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Knitting With Balls

Better Living Through Knitting Technology

Like many men, I am predisposed to purchase every gadget, gizmo, device and toy that I can possibly rationalize in my discussions with my wallet, my creditors and my increasingly skeptical significant other. I can't just have one video game console if four (plus a computer and a laptop) will do. I can't have a cellphone that just makes phone calls -- as if those even exist anymore. iPod? Check. Digital camcorder? Check. Wireless internet? Check. HD PVR? Check and double-check.

Knitting is the one place in my life that has been relatively gadget-free. There just aren't that many sexy devices for your average knitter. (Spinners and weavers, on the other hand, are swimming in them.) So it is with a particularly heavy heart that I must admit to all of you that I am the owner of a Bond Ultimate Sweater Machine (As Seen on TV).

The Name is Bond

For those of you unacquainted with it, the Bond is a relatively inexpensive plastic bulky-weight hand knitting machine designed for hobbyists, occasional users and for those of us who are prone to Knitting Emergencies. It costs a few hundred dollars if you shop around, which stands in stark comparison to the $1,000+ you'd pay for a more sophisticated punch card or electronic machine. If you browse around the internet, you'll find the machine has a small but loyal fan base who are eager to share their tips and tricks on getting the most (and the most knitting) out of your new purchase.

Let me be the first to say that, as an entry-level knitting machine, the Bond works exactly the way it's supposed to, and does exactly what the company says it does. However, there are some significant differences between knitting by hand and knitting by machine, and there is a definite unavoidable learning curve. (Some people say that it's actually easier to knit with a machine if you've never hand-knitted before.) Bond's promotional materials are correct when they tell you that you can knit an entire sweater with their knitting machine in less than three days. What you'll discover for yourself, though, is that those three days will probably arrive quite some time after you first set it up.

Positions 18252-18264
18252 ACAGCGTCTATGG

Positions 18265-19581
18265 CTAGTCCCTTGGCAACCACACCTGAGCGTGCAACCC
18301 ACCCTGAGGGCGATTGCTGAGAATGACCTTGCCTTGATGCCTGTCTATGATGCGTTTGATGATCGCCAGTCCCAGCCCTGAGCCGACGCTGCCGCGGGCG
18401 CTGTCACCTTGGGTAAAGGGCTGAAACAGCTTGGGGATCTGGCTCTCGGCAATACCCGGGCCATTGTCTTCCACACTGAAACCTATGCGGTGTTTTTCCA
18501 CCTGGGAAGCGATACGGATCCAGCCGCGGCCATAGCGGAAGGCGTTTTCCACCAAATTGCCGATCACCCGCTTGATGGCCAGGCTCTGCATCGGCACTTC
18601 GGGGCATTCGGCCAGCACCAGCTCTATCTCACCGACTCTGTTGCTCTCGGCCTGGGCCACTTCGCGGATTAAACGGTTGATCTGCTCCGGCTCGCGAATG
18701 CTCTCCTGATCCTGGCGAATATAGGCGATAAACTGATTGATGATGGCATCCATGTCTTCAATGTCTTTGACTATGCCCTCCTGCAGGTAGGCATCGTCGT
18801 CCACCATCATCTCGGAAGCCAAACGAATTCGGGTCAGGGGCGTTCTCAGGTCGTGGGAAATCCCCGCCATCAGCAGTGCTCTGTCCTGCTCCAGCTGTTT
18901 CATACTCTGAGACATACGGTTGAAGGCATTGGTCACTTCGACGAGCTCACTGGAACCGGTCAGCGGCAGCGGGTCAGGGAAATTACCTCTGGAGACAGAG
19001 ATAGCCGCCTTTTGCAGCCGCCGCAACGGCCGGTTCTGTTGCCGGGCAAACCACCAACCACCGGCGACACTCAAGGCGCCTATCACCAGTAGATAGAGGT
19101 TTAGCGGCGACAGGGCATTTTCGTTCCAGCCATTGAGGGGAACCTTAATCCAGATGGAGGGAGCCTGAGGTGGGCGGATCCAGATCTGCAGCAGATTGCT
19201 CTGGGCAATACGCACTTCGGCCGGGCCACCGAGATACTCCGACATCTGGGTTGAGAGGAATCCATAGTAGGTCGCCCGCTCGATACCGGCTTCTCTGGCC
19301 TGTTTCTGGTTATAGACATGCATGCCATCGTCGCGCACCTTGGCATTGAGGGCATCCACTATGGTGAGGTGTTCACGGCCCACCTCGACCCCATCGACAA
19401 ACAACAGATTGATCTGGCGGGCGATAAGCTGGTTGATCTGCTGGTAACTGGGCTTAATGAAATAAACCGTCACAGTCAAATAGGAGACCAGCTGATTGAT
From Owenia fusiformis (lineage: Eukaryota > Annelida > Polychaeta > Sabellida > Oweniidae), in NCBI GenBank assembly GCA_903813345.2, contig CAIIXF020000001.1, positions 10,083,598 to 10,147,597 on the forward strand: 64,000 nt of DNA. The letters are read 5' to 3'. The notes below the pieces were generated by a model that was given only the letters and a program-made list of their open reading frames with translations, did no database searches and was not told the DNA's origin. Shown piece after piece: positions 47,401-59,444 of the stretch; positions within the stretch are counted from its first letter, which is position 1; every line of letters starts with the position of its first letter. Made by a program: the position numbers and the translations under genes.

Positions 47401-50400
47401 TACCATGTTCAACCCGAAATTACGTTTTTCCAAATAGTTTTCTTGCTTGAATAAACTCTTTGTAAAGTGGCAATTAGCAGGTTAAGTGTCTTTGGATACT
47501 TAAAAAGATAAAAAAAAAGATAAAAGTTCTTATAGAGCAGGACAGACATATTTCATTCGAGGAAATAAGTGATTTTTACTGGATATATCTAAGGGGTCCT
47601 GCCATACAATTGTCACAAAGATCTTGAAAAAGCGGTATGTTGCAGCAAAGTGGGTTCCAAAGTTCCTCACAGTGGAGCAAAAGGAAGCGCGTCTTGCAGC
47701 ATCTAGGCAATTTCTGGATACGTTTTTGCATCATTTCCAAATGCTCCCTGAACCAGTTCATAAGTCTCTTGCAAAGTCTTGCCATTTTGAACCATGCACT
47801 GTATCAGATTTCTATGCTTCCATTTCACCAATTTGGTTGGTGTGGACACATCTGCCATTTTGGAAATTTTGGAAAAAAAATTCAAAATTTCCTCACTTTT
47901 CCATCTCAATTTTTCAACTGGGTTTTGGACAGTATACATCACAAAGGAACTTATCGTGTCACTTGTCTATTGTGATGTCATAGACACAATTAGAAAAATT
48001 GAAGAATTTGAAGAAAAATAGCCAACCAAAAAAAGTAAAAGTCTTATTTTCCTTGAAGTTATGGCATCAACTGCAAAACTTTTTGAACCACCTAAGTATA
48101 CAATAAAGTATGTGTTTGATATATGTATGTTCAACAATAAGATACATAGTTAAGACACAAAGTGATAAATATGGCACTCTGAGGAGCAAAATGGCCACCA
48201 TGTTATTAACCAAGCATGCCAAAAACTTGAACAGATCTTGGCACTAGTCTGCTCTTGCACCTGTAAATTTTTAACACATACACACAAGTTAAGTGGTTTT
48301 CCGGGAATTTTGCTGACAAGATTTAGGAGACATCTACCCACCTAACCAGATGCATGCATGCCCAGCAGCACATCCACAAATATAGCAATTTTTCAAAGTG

The Bionic Knitter

Let's be honest: with the holidays hurtling toward us like a fast-moving train, which knitter among us has not lain awake at night -- particularly in the latter half of November -- wondering if a knitting machine would help us speed through the many gifts we are racing to complete?

Wonder no more -- the answer is a qualified "yes". With practice, you can knit 600 to 1,200 stitches per minute (uh huh, you read right) and about 20 inches of knitted fabric, 100 stiches wide, in about five minutes -- but before you run screaming into the street to buy one, you might want to take a few moments to find out what this process entails.

The standard garden-variety knitting machine consists of a bed of latch hooks that function as needles, and a carriage that you pass back and forth along the needles to supply them with yarn to create the fabric. The hooks grab the yarn as the carriage passes, and then pull it through the loops that were previously created. The old loops drop down and then the carriage passes again, prompting the hooks to grab the yarn -- and the process repeats. This ends up feeling much more like weaving than knitting. If you enjoy working a loom (or if you enjoy ironing), you'll feel right at home.

Each machine uses a different method to simulate the needle size and gauge that we associate with hand knitting; in the case of the Bond, plastic keyplates are inserted into the carriage to create longer or shorter paths for the needles to travel -- the longer the path, the larger the stitch.

The bottom edge of the work is weighted with a detachable hem so that the fabric pulls cleanly and evenly off the machine and a consistent tension is maintained. The result is row upon row of eerily perfect stockinette stitch.


I Sense a 'But' Coming.

You're right, there's a 'but'. Several of them, actually. Let's take a few minutes to check out some 'but's (because that's just the kind of guy I am).

When looking at the pros and cons of machine knitting, let's face it: row upon row of eerily perfect stockinette stitch is quite a pro. But. As we all know, there's much more to knitting than stockinette -- and every other stitch combination is something of a challenge to achieve on a knitting machine. Many machines have a variety of attachments and devices available for techniques like ribbing, intarsia, fair isle, cables, garter stitch (yes, garter stitch), circular knitting and so on. But. They all come off as complicated solutions to situations that hand knitters would normally consider to be relatively straightforward.